Dunmow students are back in the dock

STUDENTS at The Helena Romanes School got the chance to see how the law works as part of the school s Specialist Humanities College programme. Year 11 pupils spent a morning exploring the issue of Human Rights and experienced how a court functions. Year

STUDENTS at The Helena Romanes School got the chance to see how the law works as part of the school's Specialist Humanities College programme.

Year 11 pupils spent a morning exploring the issue of Human Rights and experienced how a court functions.

Year 12 and 13 Law students and teaching staff set up a Mock Trial in which Year 11 pupils were able to act as jurors. The audience had to behave as if in a real court.

Those taking part wore costumes and the students voted on whether they agreed with the jury's decision. Deputy headteacher Sue Forde acted as Judge.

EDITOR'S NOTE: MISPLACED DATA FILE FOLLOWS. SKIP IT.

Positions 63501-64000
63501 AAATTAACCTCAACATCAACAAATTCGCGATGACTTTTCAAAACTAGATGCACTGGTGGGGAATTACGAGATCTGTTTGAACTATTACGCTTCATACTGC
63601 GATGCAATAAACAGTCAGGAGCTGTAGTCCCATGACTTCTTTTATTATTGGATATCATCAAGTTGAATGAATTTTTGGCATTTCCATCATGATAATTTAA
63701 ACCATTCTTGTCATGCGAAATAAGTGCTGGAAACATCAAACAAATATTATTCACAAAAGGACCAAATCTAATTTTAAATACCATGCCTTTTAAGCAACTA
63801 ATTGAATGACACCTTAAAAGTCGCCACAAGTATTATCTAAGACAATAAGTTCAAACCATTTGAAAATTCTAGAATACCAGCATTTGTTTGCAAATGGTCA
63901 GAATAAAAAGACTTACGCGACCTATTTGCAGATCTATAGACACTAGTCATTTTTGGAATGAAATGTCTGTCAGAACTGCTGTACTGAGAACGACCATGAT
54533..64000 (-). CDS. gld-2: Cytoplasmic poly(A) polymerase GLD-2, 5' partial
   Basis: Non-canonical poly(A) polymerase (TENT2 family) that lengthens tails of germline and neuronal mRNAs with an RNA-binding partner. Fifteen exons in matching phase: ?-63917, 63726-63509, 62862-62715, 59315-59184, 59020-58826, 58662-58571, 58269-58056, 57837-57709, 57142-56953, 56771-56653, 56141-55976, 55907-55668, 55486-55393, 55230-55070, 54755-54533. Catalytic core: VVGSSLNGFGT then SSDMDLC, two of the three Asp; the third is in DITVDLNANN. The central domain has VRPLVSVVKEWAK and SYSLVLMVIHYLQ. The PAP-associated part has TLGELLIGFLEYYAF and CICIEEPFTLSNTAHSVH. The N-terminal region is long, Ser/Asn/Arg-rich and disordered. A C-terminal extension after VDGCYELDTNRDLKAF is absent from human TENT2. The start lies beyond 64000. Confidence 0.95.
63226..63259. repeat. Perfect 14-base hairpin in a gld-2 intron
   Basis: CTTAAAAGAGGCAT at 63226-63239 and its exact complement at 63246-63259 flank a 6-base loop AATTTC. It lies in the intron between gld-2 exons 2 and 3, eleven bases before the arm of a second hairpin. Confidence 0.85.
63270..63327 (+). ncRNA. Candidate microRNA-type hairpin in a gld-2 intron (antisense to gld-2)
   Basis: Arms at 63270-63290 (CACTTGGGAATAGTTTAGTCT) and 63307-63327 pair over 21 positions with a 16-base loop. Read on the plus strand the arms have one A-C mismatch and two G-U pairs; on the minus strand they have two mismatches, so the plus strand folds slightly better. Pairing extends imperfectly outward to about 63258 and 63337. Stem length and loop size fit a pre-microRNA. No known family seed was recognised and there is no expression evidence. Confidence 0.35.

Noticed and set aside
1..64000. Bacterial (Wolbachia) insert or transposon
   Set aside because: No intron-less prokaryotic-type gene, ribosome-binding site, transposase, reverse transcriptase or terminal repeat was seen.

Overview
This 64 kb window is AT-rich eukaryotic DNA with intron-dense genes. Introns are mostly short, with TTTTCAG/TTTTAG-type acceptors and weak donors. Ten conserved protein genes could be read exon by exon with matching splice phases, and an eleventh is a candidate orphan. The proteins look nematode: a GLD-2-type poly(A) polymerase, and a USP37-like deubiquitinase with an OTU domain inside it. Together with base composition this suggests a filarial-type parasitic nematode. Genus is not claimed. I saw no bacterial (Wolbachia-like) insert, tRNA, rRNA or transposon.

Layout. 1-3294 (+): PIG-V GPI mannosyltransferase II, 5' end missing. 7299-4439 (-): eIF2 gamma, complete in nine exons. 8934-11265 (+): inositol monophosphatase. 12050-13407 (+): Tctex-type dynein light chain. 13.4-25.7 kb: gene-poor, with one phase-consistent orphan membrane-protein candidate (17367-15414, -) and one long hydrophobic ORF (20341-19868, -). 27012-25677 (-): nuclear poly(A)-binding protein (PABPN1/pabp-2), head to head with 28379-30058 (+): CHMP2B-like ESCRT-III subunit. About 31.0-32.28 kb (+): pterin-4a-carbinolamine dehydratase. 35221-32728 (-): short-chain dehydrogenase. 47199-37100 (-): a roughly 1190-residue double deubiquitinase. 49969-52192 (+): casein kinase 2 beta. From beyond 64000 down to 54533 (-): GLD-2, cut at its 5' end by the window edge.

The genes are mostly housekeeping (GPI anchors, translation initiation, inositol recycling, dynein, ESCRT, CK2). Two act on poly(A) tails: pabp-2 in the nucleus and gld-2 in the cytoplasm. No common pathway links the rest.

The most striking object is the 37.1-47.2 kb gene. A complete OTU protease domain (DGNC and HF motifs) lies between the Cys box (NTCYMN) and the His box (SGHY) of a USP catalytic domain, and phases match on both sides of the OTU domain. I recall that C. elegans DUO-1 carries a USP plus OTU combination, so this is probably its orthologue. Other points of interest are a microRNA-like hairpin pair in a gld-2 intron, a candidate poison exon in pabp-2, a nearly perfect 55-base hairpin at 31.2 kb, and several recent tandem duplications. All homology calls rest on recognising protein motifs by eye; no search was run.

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Citizenship co-ordinator, Christine Horton, said: "The aim of the morning was to make students aware of their citizenship responsibilities, in that in order for Human Rights to be upheld and justice to be maintained we all have our part to play."

Pictured, the students who acted as barristers, lawyers and witnesses. Standing, from left, Ben Dorman, Divya Beeharry, Abbigail Woolcott. Sitting, from left, Kate Irvine, Sue Forde and Olivia Gibson

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